COMPOSER Andrew Lloyd Webber is used to the big stage in London’s West End – or New York’s Broadway – where his musicial productions remain box office hits.
Yet he, and his wife Madeleine, have become familiar sights on the world’s racecourses where their horses, bred at their own Watership Down Stud, have been star performers.
And they will be hoping York is the perfect stage for Too Darn Hot to make a successful reappearance in the feature Dante Stakes and book his place in next month’s Epsom Derby – the race that the couple set their hearts on winning when the colt won last year’s Champagne Stakes at Doncaster. However, while Too Darn Hot rounded off 2018 with a Group One triumph in Newmarket’s Dewhurst Stakes, an injury setback delayed his reappearance this year and champion trainer John Gosden has endured a race against time to get the horse fit for today’s test.
Gosden knows what it takes to complete the Dante-Derby double – he first achieved the feat with Benny The Dip in 1997 before Golden Horn won both contests as recently as 2015.
And while the trainer is hopeful of securing a fourth Dante success in the last five years, this eagerly-awaited 10-furlong race on the Knavesmire will determine whether Too Darn Hot – once again the mount of Frankie Dettori – has the stamina, speed and scope for the mile-and-a-half Derby on June 1.
I’ve no doubt in my mind he will improve for it. Certainly, another 10 days to prepare him would have been suitable, but we have no more time to play with now.Trainer John Gosden.
In the meantime, he’s just pleased to have the horse fit enough for York after being forced to miss last month’s intended comeback in Newmarket’s Greenham Stakes. “A few days before the Greenham, he came up with a splint issue and he had two weeks of walking,” explained the quietly measured Gosden.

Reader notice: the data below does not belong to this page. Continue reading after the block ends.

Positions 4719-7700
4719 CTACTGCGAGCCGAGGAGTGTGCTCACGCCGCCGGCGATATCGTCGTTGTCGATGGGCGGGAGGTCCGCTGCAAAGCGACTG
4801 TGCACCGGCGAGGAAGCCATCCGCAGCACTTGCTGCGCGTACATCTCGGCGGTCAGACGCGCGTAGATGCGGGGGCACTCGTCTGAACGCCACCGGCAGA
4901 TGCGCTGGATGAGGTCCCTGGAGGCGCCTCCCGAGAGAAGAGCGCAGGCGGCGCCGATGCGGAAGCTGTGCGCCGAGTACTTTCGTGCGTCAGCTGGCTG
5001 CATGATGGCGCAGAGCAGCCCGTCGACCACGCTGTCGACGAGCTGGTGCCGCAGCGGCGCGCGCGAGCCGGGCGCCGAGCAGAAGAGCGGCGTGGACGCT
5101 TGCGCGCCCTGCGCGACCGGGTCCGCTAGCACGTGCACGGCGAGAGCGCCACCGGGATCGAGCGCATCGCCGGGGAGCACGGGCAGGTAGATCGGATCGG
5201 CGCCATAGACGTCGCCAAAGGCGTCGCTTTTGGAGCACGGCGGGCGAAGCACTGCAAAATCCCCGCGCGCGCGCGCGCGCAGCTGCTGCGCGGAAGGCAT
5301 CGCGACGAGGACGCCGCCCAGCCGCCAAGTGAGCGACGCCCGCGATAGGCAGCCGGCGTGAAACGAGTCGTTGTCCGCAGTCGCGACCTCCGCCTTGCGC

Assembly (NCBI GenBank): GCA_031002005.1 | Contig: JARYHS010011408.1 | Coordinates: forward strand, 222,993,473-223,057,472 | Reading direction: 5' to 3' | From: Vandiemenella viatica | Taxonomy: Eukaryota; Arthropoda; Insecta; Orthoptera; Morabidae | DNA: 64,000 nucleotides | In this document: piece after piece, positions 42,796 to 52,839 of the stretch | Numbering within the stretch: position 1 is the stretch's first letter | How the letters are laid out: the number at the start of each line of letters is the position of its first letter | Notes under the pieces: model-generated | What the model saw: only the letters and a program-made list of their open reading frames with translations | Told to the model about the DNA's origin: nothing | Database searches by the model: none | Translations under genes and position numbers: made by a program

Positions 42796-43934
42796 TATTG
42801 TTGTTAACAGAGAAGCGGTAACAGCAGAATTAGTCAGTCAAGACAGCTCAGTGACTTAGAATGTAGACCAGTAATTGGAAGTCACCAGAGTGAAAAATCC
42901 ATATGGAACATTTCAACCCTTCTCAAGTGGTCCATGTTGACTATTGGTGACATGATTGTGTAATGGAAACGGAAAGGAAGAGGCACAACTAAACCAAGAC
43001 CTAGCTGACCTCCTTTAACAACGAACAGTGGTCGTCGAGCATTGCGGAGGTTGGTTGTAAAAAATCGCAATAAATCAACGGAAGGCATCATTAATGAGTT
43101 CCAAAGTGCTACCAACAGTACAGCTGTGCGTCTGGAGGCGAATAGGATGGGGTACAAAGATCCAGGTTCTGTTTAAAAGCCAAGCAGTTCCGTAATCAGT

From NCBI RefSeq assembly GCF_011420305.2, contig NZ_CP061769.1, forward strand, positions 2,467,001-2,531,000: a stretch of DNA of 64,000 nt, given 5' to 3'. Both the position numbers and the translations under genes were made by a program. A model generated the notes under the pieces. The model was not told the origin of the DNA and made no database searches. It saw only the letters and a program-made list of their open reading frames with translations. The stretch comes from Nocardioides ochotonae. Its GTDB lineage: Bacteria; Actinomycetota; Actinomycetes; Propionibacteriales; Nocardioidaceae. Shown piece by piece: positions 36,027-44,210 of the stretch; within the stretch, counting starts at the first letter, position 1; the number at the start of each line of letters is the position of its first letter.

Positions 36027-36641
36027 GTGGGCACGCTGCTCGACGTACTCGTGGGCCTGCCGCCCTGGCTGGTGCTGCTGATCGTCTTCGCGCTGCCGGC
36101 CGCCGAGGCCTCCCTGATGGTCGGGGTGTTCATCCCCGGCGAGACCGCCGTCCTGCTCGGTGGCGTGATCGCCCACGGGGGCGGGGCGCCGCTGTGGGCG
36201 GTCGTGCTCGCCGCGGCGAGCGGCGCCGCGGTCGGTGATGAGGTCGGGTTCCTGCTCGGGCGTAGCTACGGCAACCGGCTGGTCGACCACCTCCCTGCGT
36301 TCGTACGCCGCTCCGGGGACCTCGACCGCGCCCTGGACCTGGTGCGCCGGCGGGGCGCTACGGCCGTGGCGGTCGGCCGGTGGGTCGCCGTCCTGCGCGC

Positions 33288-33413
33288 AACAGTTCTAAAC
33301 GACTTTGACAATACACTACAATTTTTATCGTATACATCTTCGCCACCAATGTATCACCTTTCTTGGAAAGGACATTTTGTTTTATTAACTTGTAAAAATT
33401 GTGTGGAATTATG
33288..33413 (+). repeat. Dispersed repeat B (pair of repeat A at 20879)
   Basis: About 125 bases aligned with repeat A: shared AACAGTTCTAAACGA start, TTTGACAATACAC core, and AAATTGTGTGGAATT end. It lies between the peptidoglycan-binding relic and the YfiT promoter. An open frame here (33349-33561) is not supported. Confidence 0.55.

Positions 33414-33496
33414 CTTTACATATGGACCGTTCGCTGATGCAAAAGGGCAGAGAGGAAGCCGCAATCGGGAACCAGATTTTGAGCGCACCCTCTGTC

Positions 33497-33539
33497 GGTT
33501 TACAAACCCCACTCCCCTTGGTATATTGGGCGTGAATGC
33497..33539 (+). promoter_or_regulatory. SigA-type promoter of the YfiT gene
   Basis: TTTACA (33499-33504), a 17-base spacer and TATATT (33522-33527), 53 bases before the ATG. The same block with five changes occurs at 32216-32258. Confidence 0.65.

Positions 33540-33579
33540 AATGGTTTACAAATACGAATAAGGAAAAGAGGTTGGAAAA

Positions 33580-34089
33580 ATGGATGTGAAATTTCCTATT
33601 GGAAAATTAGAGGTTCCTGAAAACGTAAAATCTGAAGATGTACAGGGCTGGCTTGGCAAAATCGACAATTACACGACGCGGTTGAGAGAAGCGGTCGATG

“So, the Dante became the obvious place to go – and although we are happy with the horse, it has been a very tight schedule to get him to this race.
“He worked very nicely on Friday with Frankie, and did two nice canters on Saturday morning. I’ve no doubt in my mind he will improve for it. Certainly, another 10 days to prepare him would have been suitable, but we have no more time to play with now.”
The fact that the impeccably-bred Too Darn Hot is out of a mare who won two Group Ones over the Derby distance in Dar Re Mi, and is a full-brother to last season’s St Leger runner-up Lah Ti Dar, is cause for optimism.
But Gosden expects to know much more after this assignment which features horses of the calibre of Charlie Appleby’s Breeders’ Cup hero Line Of Duty, Aidan O’Brien’s highly-rated Japan and Nayef Road, who carries Yorkshire hopes for Middleham trainer Mark Johnston.
“Obviously we see the Dante as the best (Derby) trial, and it looks a very good field and from the race, we will know whether to point towards the Derby or the St James’s Palace over a mile at Royal Ascot,” he said.
“My instinct says a mile to a mile-and-a-quarter from what I’ve seen of the horse, but then his full-sister was second in the Leger. We will let the horse and Frankie tell us.”
The Lloyd Webbers have had mixed fortunes at York before. The Fugue, one of their top fillies, won a Musidora Stakes before losing the Yorkshire Oaks in a rainstorm and having to wait 12 months for recompense.
Yet, while they, like all owners and breeders, get very nervous, their trainer is more phlegmatic – they have absolute respect for Gosden because of his record of success in big races.
And they will be heartened by his upbeat assessment on Too Darn Hot’s aforementioned older sister Lah Ti Dar, who reappears in the Middleton Stakes – the Dante’s chief supporting race.
The four-year-old certainly upheld family honour last term – winning her first three starts, including a 10-length victory in the Galtres Stakes at this venue last August.
She rounded off her campaign, after finishing second in the St Leger at Doncaster, by running third to Magical on Champions Day at Ascot – and is widely expected to make a successful return to action on the Knavesmire.
Gosden said: “We’ve been pleased with Lah Ti Dar. This has been planned for some time.
“So, you might say this has been Plan A – with her brother, it has not been Plan A! She’s happy in herself.
“It is a good starting point for any filly, and we’re looking forward to running her. The Middleton is a lovely race ahead of bigger races.”
Lah Ti Dar faces five rivals in the 10-furlong Group Two. Her biggest threat, according to official ratings, is the Mark Johnston-trained Nyaleti – who also has the benefit of a recent run, having filled the runner-up spot in the Dahlia Stakes at Newmarket earlier this month.
Johnston said: “We’re up against a formidable opponent, but our filly is obviously in very good form and we always say you should never run away from one horse.”